Through nine holes of today’s final round the defending champion, Bryson DeChambeau, had taken the lead outright before Oosthuizen joined him when he too birdied the 9th. At that point the pair was one ahead of Rahm, Rory McIlory, Collin Morikawa, Brooks Koepka and Mackenzie Hughes.
DeChambeau parred the 10th but at the 11th he started an almost inexplicable run of dropped shots which would eventually see him finish with a back nine of 44, a round of 77 and an eventual share of 26th place.
As the afternoon wore on, it appeared that the chances were narrowing to Rahm, Oosthuizen and Koepka but it would be two sliding left to right putts of 20 feet or so at the 17th and 18th which gave Rahm the outright lead, forty minutes or so before Oosthuizen was due to finish.
Louis Oosthuizen acknowledges a sympathetic crowd after finishing one shot short of a playoff – photo USGA
Oosthuizen kept his hopes alive when he made a fine 8-foot second putt for par at the 16th but then surprisingly hit his tee shot into the penalty area to the left of the fairway at the 17th and took bogey. He was now two behind and needing an eagle at the last to force a playoff.
When his drive had missed the fairway, the unlikely task became almost impossible and although he would make a birdie to finish one behind, the title went to Rahm.
Oosthuizen finished runner-up in a major title for the 6th occasion, his only success coming in 2010 when winning the Open Championship by a massive seven shots.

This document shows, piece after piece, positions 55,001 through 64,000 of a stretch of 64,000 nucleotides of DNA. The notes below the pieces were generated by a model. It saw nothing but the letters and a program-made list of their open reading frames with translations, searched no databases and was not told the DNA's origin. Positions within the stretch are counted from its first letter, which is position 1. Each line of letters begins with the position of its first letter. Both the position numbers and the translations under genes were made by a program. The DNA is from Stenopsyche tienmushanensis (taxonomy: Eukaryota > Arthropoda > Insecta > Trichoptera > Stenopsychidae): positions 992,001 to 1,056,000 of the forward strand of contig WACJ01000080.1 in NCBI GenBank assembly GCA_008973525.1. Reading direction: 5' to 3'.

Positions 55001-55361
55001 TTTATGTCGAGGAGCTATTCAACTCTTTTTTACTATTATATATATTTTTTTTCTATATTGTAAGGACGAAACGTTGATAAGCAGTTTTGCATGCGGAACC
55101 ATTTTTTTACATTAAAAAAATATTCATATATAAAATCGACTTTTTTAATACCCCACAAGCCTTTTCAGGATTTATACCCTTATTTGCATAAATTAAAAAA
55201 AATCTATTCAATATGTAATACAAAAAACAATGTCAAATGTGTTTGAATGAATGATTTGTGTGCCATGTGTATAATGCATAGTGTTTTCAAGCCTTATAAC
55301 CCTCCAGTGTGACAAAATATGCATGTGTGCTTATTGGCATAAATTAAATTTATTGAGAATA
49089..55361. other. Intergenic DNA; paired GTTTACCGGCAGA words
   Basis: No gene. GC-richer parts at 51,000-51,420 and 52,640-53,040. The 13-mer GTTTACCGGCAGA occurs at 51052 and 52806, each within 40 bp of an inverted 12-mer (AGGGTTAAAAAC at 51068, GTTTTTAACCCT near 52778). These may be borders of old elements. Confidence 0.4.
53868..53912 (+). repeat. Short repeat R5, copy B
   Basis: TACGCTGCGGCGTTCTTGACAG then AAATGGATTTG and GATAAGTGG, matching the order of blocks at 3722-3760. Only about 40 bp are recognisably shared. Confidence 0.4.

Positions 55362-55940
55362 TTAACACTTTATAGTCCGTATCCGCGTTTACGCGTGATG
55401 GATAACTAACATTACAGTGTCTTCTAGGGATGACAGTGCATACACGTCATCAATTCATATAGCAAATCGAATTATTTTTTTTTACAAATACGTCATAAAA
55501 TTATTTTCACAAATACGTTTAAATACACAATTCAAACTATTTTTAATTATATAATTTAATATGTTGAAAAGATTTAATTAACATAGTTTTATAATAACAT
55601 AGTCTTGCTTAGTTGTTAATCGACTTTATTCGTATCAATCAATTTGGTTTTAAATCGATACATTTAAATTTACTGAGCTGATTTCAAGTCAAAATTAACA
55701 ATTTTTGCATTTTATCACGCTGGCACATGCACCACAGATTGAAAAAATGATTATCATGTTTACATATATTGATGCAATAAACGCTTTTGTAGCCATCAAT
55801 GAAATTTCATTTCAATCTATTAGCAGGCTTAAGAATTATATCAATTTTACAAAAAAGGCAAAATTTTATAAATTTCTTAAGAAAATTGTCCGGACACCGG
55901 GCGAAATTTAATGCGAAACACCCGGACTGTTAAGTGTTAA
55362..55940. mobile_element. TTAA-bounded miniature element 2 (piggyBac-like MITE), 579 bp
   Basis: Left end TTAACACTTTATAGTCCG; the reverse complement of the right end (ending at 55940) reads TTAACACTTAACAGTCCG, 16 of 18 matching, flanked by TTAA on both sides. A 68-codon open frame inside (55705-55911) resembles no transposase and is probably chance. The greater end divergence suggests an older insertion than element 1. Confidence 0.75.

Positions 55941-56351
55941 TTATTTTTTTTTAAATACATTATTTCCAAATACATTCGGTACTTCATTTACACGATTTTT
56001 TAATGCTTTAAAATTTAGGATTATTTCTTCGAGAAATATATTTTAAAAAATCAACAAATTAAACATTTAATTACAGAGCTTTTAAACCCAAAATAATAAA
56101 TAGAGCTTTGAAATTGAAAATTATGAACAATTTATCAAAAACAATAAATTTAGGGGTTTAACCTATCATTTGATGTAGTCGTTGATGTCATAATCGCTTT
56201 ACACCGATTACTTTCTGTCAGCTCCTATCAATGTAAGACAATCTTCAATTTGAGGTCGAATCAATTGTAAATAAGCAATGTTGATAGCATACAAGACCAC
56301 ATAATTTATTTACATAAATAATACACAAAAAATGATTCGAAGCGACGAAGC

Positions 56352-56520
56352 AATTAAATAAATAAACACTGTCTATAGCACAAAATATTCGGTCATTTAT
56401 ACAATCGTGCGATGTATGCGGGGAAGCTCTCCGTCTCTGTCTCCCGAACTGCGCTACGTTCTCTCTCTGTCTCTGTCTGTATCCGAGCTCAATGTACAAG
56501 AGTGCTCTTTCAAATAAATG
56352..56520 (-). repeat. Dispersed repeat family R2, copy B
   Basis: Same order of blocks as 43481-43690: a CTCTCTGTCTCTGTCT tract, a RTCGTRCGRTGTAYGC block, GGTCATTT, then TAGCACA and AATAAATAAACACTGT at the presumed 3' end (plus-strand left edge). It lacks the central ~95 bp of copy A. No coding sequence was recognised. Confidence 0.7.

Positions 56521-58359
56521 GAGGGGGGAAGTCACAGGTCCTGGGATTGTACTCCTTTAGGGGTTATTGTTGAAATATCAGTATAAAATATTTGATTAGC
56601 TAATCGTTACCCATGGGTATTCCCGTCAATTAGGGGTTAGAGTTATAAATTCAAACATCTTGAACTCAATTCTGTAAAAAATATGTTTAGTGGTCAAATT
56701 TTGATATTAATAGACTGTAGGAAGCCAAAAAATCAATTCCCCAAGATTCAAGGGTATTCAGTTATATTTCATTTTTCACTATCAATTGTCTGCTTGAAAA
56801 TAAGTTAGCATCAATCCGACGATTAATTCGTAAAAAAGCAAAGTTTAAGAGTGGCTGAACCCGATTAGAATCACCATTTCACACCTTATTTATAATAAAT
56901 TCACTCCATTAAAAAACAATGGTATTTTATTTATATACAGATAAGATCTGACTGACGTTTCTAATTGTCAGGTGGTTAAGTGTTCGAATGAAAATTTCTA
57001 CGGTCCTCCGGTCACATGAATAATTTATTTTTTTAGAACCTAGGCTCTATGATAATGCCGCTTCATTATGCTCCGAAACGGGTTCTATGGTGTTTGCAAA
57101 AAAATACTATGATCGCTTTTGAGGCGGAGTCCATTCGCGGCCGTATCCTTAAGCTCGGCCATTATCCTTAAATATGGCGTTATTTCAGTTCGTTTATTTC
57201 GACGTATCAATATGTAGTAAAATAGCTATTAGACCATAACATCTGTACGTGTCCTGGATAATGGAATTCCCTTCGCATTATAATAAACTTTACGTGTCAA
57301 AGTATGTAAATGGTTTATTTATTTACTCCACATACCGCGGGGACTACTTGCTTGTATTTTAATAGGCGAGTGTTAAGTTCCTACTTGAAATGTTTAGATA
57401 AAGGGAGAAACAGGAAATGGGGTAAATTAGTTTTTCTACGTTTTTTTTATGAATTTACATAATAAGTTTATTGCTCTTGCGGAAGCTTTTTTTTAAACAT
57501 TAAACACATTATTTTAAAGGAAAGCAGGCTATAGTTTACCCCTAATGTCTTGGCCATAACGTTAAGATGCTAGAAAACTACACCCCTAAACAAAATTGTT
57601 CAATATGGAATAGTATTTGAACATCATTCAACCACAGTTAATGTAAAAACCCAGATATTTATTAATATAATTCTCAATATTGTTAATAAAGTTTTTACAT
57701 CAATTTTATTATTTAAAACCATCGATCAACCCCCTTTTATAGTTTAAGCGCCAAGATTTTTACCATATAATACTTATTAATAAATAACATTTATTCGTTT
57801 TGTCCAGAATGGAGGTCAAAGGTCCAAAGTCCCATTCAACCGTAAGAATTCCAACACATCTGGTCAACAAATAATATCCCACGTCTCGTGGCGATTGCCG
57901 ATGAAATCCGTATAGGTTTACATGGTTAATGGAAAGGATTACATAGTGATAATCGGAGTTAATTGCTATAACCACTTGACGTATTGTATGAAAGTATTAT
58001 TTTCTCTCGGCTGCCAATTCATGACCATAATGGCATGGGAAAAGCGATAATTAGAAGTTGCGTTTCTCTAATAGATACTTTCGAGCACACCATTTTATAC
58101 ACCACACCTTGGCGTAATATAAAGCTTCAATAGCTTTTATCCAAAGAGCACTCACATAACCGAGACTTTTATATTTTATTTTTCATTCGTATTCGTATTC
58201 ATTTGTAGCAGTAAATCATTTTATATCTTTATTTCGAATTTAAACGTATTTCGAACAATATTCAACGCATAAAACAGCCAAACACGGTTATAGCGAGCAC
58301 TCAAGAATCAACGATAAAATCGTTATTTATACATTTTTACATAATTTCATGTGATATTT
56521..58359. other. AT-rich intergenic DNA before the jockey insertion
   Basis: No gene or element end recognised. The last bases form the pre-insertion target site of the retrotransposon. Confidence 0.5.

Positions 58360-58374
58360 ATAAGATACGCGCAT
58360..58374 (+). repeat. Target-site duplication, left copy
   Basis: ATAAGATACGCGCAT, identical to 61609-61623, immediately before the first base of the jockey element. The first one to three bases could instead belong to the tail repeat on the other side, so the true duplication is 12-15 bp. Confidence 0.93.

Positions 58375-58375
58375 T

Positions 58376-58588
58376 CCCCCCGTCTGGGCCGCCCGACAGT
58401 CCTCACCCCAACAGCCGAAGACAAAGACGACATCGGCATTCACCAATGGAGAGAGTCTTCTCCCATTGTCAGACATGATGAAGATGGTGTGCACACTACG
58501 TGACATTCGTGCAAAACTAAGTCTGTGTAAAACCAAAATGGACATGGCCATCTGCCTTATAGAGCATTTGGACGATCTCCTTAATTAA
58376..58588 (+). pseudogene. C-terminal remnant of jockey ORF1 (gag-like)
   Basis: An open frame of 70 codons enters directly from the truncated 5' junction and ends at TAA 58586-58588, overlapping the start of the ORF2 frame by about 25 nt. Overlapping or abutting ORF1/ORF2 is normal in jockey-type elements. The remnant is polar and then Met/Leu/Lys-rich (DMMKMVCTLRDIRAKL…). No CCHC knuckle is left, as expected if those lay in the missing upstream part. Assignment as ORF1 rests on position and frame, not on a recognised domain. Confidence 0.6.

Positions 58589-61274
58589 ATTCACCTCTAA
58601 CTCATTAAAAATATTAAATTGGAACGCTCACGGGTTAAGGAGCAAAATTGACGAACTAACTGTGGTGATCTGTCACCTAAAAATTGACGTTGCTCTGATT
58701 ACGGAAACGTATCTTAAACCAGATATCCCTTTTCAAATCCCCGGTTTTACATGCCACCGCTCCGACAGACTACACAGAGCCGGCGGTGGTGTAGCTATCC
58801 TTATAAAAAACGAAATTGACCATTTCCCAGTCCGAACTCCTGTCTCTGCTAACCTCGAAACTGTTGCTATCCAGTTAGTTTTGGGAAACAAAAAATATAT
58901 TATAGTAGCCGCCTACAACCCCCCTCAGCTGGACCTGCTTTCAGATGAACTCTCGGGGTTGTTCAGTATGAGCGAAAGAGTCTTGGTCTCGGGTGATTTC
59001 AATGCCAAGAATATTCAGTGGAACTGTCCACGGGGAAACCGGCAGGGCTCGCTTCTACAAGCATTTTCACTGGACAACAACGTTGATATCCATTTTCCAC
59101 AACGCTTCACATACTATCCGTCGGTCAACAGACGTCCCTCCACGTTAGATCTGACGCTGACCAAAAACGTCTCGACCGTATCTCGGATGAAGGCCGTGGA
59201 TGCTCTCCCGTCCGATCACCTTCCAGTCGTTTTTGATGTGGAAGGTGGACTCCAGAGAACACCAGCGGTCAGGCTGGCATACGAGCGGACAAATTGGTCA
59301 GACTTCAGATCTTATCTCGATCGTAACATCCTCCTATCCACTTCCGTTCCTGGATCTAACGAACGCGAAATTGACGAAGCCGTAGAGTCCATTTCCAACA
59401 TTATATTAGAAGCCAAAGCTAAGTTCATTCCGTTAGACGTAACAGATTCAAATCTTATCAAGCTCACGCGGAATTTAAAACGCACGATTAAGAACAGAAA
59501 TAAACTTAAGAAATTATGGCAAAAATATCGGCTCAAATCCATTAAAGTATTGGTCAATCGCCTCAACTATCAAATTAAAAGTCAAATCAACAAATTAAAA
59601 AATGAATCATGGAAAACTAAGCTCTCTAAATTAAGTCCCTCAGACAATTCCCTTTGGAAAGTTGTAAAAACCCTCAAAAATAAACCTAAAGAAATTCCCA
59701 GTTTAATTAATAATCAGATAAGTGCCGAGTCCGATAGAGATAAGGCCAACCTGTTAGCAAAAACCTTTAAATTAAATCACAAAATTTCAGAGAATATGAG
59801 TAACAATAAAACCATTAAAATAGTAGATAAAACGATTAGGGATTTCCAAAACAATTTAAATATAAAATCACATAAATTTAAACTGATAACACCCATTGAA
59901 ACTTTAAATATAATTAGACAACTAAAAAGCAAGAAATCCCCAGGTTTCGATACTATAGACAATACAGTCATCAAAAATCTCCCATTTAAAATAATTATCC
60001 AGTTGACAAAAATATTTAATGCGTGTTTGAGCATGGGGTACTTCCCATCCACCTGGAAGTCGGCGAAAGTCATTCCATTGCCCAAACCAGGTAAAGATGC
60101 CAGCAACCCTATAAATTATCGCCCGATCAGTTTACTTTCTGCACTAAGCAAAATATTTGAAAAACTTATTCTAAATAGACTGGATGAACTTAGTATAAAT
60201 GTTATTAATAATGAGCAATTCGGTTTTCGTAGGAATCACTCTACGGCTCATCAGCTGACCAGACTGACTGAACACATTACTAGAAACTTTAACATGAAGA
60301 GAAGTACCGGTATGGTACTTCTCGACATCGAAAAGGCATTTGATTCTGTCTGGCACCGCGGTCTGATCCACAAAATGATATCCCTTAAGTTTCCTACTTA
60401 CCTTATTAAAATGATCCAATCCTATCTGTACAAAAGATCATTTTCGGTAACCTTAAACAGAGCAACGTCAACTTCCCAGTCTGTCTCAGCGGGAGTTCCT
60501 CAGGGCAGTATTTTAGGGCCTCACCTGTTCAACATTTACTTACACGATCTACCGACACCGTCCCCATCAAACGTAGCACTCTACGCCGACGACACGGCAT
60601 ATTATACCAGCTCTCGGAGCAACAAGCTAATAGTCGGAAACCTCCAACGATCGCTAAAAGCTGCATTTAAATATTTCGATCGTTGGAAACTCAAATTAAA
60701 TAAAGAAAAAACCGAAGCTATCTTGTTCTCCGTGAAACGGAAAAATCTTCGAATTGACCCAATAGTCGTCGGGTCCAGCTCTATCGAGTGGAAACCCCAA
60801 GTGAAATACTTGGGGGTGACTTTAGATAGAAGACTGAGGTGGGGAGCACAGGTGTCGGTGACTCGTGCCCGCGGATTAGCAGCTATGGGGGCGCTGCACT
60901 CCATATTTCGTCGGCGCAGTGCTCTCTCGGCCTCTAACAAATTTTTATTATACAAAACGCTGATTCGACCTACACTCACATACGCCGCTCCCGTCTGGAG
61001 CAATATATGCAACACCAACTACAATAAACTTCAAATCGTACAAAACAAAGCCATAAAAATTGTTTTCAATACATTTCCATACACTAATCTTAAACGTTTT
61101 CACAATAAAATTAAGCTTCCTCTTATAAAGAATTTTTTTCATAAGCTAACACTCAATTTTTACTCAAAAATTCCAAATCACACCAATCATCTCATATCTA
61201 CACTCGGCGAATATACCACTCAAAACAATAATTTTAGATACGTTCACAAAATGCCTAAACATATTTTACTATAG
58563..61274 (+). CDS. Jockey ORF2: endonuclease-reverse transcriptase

Oosthuizen, though, did little wrong. His round of even par 71 was hardly an implosion and he said as much after his round.
“I played good,” he said. “Just fell a little short again. It was Jon played a great round of golf, 4-under today on that golf course is a really good score. I could see early on what was happening with the leaderboard at the end and knew that I need to push at the end to do something.
“Right now I didn’t win it. I’m second again. No, look, it’s frustrating. It’s disappointing. I’m playing good golf, but it’s not — winning a major championship is not just going to happen. You need to go out and play good golf. I played good today, but I didn’t play good enough.
“I definitely left a few birdies out — not birdies, but a few putts or shots out there. I’m not going to — I took the tee shot on at 17, and I knew it was a crucial hole for me to take it on and give myself a birdie opportunity. I didn’t pull it off, but standing on that tee again (17th), I’ll probably do the same thing, taking a driver and taking the shot on.
“I feel like I had my shots, I went for it, and that’s what you have to do to win majors. Sometimes it goes your way, and other times it doesn’t.”
Harris English’s round of 68 would see him eventually finish 3rd alone, birdies at his final two holes elevating him to his best finish in a major championship, one place ahead of his previous best of 4th in this event last year.
Adam Scott finished as the leading Australian in 35th place one shot ahead of Wade Ormsby, with Marc Leishman 64th and Matt Jones 65th.